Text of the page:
During the little ritual, Ram Rahim Singh reads out a chant to the aspiring devotee, securing a pact between him and his devotee. The pact includes becoming vegetarian, abstaining from alcohol, and containing lust for the opposite sex. At the end of the ceremony, the aspirant is given a sweet “Jamma insa” concoction to drink: After that, one is a certified Insaan, a real human being and is given a locket with a unique number (Dera Devotee Count), which s/he is supposed to wear at all times. The children of a devotee inherit their parents’ faith and unless a follower gets the axe for “immoral activities” – such as using the Dera’s name for personal aggrandisement or violating the pact – you’re a lifelong member.

According to Geeta Insaan*, a lifelong member, life inside the Dera is underpinned by these peaceful satsangs and they are the highlight of a devotee’s life. The satsangs begin in the morning and can go on late into the night when people dance to devotional numbers. Male and female devotees sit in separate rows, while a line of followers is always on the prowl to control the surge. This peace is punctured only when “Pitaji” happens to be in town. This happens only when he is not filming, brokering political deals, or meeting the wheeler-dealers of Indian economy and thus the event is special and celebrated.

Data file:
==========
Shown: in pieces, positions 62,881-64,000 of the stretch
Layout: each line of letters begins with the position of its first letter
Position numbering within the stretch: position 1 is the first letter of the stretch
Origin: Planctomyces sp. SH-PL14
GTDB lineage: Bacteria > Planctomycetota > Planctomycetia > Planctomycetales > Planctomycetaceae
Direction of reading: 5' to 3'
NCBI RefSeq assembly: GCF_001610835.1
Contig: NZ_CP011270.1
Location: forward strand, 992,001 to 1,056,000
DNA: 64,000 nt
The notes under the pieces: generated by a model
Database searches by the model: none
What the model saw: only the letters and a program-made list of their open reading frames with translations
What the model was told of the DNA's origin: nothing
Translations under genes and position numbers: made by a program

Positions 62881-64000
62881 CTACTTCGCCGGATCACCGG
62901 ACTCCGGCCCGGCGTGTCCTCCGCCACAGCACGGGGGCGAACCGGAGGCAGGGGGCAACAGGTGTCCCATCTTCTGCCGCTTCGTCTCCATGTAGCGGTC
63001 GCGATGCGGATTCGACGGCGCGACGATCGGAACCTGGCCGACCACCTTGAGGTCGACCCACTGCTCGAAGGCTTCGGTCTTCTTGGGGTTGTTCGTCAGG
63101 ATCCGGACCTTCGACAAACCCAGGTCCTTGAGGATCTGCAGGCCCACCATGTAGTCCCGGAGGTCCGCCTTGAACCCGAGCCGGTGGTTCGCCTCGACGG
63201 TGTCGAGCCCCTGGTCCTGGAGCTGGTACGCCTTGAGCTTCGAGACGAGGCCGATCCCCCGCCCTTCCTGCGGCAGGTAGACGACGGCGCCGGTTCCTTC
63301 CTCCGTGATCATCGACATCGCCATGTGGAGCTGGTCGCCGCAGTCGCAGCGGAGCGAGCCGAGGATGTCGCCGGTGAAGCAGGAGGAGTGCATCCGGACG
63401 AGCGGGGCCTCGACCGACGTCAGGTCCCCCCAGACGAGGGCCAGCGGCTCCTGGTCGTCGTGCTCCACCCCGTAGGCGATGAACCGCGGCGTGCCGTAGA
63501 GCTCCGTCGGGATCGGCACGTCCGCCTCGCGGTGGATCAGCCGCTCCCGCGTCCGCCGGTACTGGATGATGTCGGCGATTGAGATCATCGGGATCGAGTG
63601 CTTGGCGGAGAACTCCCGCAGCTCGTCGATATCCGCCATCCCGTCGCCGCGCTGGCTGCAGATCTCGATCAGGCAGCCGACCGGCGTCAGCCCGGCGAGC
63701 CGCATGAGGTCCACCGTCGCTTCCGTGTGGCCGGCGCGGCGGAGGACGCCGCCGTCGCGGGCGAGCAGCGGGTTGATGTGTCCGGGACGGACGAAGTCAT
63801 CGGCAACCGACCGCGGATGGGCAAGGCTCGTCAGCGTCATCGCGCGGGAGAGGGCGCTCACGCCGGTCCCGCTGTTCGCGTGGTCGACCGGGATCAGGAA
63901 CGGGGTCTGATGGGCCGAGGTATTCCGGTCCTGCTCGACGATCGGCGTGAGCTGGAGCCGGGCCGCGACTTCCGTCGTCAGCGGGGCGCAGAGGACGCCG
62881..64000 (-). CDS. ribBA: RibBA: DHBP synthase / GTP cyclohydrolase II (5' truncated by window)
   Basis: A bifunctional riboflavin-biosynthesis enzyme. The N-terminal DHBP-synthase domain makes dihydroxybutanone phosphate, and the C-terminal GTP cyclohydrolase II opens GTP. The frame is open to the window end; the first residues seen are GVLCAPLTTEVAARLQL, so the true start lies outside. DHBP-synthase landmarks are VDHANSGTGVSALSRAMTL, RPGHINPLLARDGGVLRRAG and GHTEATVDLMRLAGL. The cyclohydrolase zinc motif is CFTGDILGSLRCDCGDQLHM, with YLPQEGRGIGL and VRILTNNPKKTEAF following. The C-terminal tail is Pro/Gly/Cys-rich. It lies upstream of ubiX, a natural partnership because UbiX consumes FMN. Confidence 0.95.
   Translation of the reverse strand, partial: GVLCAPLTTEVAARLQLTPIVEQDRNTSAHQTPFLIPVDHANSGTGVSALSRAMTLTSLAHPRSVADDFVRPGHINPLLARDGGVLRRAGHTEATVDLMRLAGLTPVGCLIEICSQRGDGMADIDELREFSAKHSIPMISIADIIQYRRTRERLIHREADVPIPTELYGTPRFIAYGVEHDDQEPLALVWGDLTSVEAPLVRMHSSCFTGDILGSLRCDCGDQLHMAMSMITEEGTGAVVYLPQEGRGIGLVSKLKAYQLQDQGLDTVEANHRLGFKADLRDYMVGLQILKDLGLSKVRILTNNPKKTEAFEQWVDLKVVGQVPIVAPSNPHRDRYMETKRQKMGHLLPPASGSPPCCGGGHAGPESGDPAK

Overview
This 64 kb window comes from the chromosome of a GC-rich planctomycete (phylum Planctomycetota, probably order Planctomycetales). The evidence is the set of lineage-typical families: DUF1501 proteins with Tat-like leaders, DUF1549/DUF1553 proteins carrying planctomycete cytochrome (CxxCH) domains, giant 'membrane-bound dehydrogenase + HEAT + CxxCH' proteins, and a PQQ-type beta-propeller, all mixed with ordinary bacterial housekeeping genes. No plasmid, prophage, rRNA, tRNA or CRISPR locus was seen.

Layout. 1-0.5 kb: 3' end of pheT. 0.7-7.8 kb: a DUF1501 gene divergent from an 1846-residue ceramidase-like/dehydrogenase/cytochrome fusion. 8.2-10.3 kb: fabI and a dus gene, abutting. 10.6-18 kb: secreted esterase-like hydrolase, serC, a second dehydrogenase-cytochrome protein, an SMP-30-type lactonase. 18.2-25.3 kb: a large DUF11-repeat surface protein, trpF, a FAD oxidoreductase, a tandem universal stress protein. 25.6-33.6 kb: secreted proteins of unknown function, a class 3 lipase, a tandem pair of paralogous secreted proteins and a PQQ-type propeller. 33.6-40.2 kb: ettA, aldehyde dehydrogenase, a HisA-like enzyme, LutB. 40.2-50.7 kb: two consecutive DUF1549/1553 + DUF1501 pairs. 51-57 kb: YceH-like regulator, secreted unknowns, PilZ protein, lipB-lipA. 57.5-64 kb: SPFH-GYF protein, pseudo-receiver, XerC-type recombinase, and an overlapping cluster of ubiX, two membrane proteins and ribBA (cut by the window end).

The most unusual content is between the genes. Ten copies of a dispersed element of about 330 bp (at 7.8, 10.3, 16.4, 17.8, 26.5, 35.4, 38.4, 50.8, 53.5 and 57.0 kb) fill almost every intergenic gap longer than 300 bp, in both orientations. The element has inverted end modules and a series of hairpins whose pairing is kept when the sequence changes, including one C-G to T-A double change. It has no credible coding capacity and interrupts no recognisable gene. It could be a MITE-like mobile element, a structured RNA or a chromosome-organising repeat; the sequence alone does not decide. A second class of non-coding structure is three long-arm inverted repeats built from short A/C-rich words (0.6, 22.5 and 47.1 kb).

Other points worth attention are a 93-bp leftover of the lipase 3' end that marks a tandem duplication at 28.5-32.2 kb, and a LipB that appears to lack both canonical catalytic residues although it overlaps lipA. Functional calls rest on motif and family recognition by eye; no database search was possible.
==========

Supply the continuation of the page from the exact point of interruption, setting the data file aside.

“I have seen people pay several times the worth of a 50,000-rupee necklace just because Pitaji had touched it.”

Pitaji usually appears for these special satsangs riding his imported motorbikes or driving his customised supercars. On these nights, there is a fight for seats closer to the dais. “There are people who are willing to pay even a lakh rupees for a front-row seat at Pitaji’s night shows,” said Insaan.

In the past, if Ram Rahim Singh touched any of the fancy items kept on stage, they’d be considered priceless. “I have seen people pay several times the worth of a 50,000-rupee necklace just because Pitaji had touched it.” According to Insaan, some big-ticket followers include politicians, bureaucrats, even policemen. “Almost all big names of the Congress, BJP, Indian National Lok Dal, and Shiromani Akali Dal have been Dera guests, especially during election time when they kneel in front of Pitaji for votes,” she said.